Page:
Kirtons St. Philip, Barbados. Tel: (246) 416 - 4456/57
Fax: (246) 416 - 4435, Email: firstname.lastname@example.org
11 things you need to know about hiring a car in Barbados
Never Hired or Driven a Car in Barbados?
Here’s What You Need to Know!
You’ve booked your dream trip and you’ve decided that you will experience Barbados and see the sights with the freedom and flexibility of your own rental car. Follow these tips to make your journey one to remember…and to calm any nerves about driving in a foreign country. Don’t worry, rental cars are identified by special H(ire) plates, and locals are very accommodating to drivers of such.
- The cardinal rule: in Barbados we drive on the left hand side of the road. Don’t worry it’s dead easy – the cars are right hand drive.
- Just like in your home town, it is the law to buckle up in Barbados. This applies to all passengers, front and back.
- Choose your hire car in Barbados to suit your tolerance for the sun. It is very hot here, with some pretty intense sunshine between the hours of 10 a.m. to 2 p.m. so most people will opt to get the air conditioned vehicle. For those who want to experience the tropics in her splendor can enjoy a roofless or convertible compact car. Mini Mokes, compact SUVs and top off cars are good fun, but remember to keep the roof up during peak hours.
- There are three main speed limits on the island: in heavily populated areas or the city the speed limit is 40km/h; most other roads have a limit of 60km/h; and the ABC Highway and Spring Garden Highway and short sections of Highway 2A have an upper limit of 80km/h.
- If you’re not from the UK, you may see these large circles in the middle of intersections (starting with the one when you’re exiting the Grantley Adams International Airport) and wonder what they are; they’re roundabouts. Remember: ‘the person on your right is always right’ i.e. you give way to traffic on your right in the roundabout. Road arrows and signs usually direct you around roundabouts, but generally if you’re taking the first left exit off the roundabout, stay in the left lane. If you’re going straight, on the major highways, you can use either lane; and to proceed to your right or return from whence you came, then you’ll need to stay in the right lane.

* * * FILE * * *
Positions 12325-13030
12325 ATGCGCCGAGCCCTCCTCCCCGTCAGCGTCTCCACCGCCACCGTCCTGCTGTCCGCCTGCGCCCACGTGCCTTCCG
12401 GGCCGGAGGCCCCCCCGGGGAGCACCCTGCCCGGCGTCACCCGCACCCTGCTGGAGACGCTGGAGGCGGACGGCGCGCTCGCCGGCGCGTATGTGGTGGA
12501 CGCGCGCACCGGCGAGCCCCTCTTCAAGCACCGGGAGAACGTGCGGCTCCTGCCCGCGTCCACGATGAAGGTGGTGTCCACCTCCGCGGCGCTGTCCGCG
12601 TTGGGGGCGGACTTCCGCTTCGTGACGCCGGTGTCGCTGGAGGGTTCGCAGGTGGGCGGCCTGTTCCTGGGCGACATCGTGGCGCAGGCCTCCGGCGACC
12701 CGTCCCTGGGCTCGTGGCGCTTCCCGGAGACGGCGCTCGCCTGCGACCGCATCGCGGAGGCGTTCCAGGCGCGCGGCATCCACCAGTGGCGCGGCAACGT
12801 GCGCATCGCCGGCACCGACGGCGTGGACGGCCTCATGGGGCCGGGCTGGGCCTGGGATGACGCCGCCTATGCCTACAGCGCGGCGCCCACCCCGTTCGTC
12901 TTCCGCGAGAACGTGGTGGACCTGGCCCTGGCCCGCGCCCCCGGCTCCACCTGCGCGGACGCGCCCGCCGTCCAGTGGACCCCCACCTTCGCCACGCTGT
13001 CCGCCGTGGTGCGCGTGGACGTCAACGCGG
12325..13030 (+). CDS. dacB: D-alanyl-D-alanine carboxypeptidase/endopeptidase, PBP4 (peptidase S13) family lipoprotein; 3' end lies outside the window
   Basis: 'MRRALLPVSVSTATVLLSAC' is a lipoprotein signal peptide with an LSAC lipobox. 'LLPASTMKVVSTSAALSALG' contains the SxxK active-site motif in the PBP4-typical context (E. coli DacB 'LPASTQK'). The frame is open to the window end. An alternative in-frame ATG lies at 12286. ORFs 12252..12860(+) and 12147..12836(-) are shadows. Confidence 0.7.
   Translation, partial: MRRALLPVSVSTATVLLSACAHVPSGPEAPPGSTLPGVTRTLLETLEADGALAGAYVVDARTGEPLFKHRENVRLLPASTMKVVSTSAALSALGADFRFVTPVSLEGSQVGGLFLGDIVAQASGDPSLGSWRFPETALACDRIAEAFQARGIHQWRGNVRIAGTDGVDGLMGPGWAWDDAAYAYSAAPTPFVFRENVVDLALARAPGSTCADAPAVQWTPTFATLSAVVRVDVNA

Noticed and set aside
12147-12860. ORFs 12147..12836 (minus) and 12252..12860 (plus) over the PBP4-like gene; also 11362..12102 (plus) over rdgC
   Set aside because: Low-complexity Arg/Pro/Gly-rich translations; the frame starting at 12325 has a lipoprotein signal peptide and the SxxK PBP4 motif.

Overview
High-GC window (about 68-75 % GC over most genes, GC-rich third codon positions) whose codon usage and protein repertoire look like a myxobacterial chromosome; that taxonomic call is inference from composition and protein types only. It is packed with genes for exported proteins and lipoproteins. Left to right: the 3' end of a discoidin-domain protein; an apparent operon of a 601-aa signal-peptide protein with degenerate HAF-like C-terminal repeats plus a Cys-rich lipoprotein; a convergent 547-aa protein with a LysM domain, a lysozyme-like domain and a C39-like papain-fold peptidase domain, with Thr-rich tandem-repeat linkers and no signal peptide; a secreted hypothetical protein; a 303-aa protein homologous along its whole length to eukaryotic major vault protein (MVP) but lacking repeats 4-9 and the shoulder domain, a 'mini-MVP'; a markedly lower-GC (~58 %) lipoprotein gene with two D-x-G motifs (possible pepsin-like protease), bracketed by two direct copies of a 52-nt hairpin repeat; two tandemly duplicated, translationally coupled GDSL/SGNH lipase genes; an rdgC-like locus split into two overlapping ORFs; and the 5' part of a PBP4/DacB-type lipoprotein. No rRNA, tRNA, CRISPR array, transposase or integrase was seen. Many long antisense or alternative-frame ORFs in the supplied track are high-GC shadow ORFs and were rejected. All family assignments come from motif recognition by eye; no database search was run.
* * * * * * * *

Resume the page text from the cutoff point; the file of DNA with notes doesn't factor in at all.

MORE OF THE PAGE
- In Barbados we have a saying: ‘all roads lead to town’. Now this may be a bit of a stretch, but it is a good rule of thumb. Your rental car will have a map and, if you opt for it, a familiar GPS/Sat-Nav system for your ease of getting from place to place. However, for maximum enjoyment we recommend having a bit of ramble. You never know what hidden gem you’ll uncover in your journey. When all else fails you can always follow the red bus stops saying ‘To City’ or the white/red ones saying ‘Out of City’ to help guide you back to your desired location. Bajans are very friendly and will always offer directions to a lost tourist.
- There are a lot of pedestrian crossings (zebra crossings if you’re from the UK) on the roads here, so look out for them. It is correct to give way to the crossing pedestrians. Helpful hint: almost every roundabout will have a crossing on the entry to the circle and on the exit, especially on the larger highways.
- If you’re planning a trip in your hire car to the Northern or Eastern side of the island be sure to make sure you have enough gas in your car for the entire journey. On these more natural and untouched sides of the island the sight of gas stations becomes less common. We don’t want you to run out of fuel and miss dinner at your hotel.
- While we’re on the topic of petrol stations, in Barbados, we offer full service stations so there is no need to exit your car. Your fuel will be pumped for you. The price of fuel is the same across stations and brands.
- Bajans are quite liberal with their use of the horn. Short sharp blasts or a prolonged engagements usually indicate a warning. More rhythmical tones are more often associated with passing motorists who know each other or a gentle indication that the oncoming car will not be yielding to you.
- Another local idiosyncrasy is the flashing of lights at oncoming traffic. In Barbados this can mean a few different things: the person knows you, your lights are not on, your lights are on bright, and if you’re at a junction, it is an invitation to proceed first.